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Suppose there is a fire inside a large spacecraft, and there are crewmembers trapped inside. Is it possible to extinguish the fire by venting and then repressurizing the cabin, without killing the people?

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  • $\begingroup$ Possibly as many as five could survive given enough time to put on spacesuits first. $\endgroup$ – called2voyage Sep 20 '16 at 13:37
  • $\begingroup$ For information, the infamous MIR fire was extinguished using foam and water. Link here. Also this page seems to implies they use either foam or carbon dioxide on the ISS. $\endgroup$ – Andy Sep 21 '16 at 18:06
  • $\begingroup$ Repressuring the cabin would be so slow that the people can't survive that without a space suit. $\endgroup$ – Uwe Jan 11 '17 at 15:45
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Depressurization causes little if any harm so long as it's neither too fast (if the air in your lungs exits too fast it will do severe damage), nor too long (due to a lack of oxygen.) So long as the space involved isn't too big these requirements can be met.

However, if it's a solid material that is burning (and how many flammable liquids or gases would be on a space station anyway?) you would be facing the definite possibility that the fire would simply reignite when you put the air back in the room. In vacuum there would be little cooling of the hot materials, they very well might remain above ignition temperature.

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    $\begingroup$ There would be adiabatic cooling during the venting, but that might not be enough $\endgroup$ – Demi Sep 22 '16 at 2:27
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    $\begingroup$ @Demi: I'm afraid if the decompression is slow enough not to cause damage to people, it won't be quick enough to produce a noticeable effect by adiabatic cooling. Anyway, I agree with you that it doesn't seem to be enough, even if venting were fast. $\endgroup$ – Pere Sep 23 '16 at 18:40
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    $\begingroup$ what sort of decompression speed are we talking about here? Jim LeBlanc's suit pressure dropped from 3.8psi to 0.1psi in 10 seconds and he was fine (well, no serious damage to his lungs anyway) $\endgroup$ – Innovine Sep 23 '16 at 19:50
  • $\begingroup$ @Innovine It's been way too long since I've seen it, I don't remember. What I was reading was able to express it in terms of the hole size vs compartment size. $\endgroup$ – Loren Pechtel Sep 23 '16 at 23:35
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Scientific American author Anna Goslin reported 2008 on NASA experiences with depressurization in animal tests and also in accidents involving humans. According to this article , surviving a near-vacuum for a short time is possible.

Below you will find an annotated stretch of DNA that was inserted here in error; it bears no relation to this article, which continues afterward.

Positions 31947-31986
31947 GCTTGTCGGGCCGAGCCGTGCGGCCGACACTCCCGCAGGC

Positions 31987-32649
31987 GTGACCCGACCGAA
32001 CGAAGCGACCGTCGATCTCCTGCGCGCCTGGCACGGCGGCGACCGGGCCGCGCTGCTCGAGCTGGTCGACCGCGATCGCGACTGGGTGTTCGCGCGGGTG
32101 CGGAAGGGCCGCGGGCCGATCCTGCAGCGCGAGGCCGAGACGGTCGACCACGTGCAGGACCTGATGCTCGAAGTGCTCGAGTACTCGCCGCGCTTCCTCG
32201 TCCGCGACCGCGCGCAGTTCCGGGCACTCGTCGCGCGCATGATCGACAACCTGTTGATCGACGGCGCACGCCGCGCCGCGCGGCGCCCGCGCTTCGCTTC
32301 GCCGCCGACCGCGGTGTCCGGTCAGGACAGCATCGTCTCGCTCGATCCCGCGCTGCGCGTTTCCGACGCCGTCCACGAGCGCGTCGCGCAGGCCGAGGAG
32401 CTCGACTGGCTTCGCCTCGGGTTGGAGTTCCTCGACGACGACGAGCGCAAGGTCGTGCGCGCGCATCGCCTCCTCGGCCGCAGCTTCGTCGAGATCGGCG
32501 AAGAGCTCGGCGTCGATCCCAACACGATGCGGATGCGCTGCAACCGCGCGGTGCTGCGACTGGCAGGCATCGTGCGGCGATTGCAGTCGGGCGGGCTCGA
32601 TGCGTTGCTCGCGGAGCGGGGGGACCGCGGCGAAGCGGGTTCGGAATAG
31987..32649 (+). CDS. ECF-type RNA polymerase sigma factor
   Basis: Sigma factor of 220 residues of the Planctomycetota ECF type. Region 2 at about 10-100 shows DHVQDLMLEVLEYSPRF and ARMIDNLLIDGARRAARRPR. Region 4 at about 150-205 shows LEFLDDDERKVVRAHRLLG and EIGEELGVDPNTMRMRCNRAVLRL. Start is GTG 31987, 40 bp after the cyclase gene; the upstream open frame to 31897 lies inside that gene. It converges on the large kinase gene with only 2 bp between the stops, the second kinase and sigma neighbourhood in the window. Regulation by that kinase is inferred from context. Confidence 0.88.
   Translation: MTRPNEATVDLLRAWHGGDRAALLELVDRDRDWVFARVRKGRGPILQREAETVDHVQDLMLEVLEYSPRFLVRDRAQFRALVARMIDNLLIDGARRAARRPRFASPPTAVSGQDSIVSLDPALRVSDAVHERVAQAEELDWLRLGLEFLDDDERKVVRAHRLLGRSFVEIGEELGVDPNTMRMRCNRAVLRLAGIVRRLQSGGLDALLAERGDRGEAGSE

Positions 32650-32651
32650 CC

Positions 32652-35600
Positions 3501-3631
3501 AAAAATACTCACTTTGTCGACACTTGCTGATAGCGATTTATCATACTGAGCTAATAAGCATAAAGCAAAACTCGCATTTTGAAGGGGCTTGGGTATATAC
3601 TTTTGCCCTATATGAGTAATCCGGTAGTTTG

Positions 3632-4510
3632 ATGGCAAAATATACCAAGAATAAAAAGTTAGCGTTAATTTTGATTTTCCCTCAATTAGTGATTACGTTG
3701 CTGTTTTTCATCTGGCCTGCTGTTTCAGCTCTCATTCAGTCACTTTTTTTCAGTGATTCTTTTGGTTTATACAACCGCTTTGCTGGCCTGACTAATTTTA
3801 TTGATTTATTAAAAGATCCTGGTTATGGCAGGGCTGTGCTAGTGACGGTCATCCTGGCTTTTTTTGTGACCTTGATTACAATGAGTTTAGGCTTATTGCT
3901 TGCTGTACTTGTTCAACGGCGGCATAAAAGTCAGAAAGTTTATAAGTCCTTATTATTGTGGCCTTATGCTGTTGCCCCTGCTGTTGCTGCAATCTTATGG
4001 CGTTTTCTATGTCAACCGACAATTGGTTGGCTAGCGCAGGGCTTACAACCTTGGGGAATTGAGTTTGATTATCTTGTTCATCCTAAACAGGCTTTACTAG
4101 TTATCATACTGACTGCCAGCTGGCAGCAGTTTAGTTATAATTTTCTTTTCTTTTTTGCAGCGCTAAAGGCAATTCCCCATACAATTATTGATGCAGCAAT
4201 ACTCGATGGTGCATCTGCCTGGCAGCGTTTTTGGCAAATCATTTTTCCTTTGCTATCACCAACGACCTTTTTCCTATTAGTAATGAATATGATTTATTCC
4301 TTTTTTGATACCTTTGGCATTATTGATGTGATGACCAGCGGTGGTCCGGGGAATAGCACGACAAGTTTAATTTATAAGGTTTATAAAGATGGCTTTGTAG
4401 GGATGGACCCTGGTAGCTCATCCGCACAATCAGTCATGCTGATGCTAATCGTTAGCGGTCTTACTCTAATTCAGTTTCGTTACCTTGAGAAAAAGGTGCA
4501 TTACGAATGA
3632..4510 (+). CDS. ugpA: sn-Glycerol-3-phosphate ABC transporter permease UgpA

I doubt however that this would be a viable approach to extinguish an onboard fire. You would need to vent quickly, then repressurize with nitrogen or any other non-oxidizing gas that may be available. The crew would need to use oxygen masks like in aircraft. Venting and repressurizing a compartment of reasonable size within 60 seconds might be too challanging.

EDIT after additional thinking: Oxygen masks would probably not prevent the crew from going unconscious, as the gas-exchange in their lungs will not work at all at low ambient pressure. The emergency venting valves would need to be designed to not create too much thrust. You must prevent that they suck in any objects and get stuck. The chilling effect of adiabatic expansion of the inert gas would be enormous.

2nd EDIT: Read this Aviation Week article to get an impression of gas exchange problems under low pressure conditions.

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    $\begingroup$ Sounds like Halon flood systems are the best option then $\endgroup$ – Demi Sep 20 '16 at 16:12
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    $\begingroup$ @Demi Halon flood will asphyxiate anyone in it. That's why there are big Halon Abort buttons in Halon-protected rooms--if you're in there you're better off with the fire than with the Halon. $\endgroup$ – Loren Pechtel Sep 22 '16 at 2:15
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    $\begingroup$ When I worked in a government simulator facility the first thing they showed me was the Halon release kill switch. "If the fire alarm goes off, don't run outside, run for the kill switch!" $\endgroup$ – Organic Marble Sep 22 '16 at 3:15
  • $\begingroup$ +1 for pressurizing with nitrogen or Halon after providing oxigen masks to people. $\endgroup$ – Pere Sep 23 '16 at 18:43
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    $\begingroup$ @Andreas: I don't say this is a good method to extinguish a fire. I just say your answer improves it by addressing one of the concerns expressed in Loren Petchel's answer because you prevent the fire to reignite. That's why I upvoted it. $\endgroup$ – Pere Sep 23 '16 at 19:01

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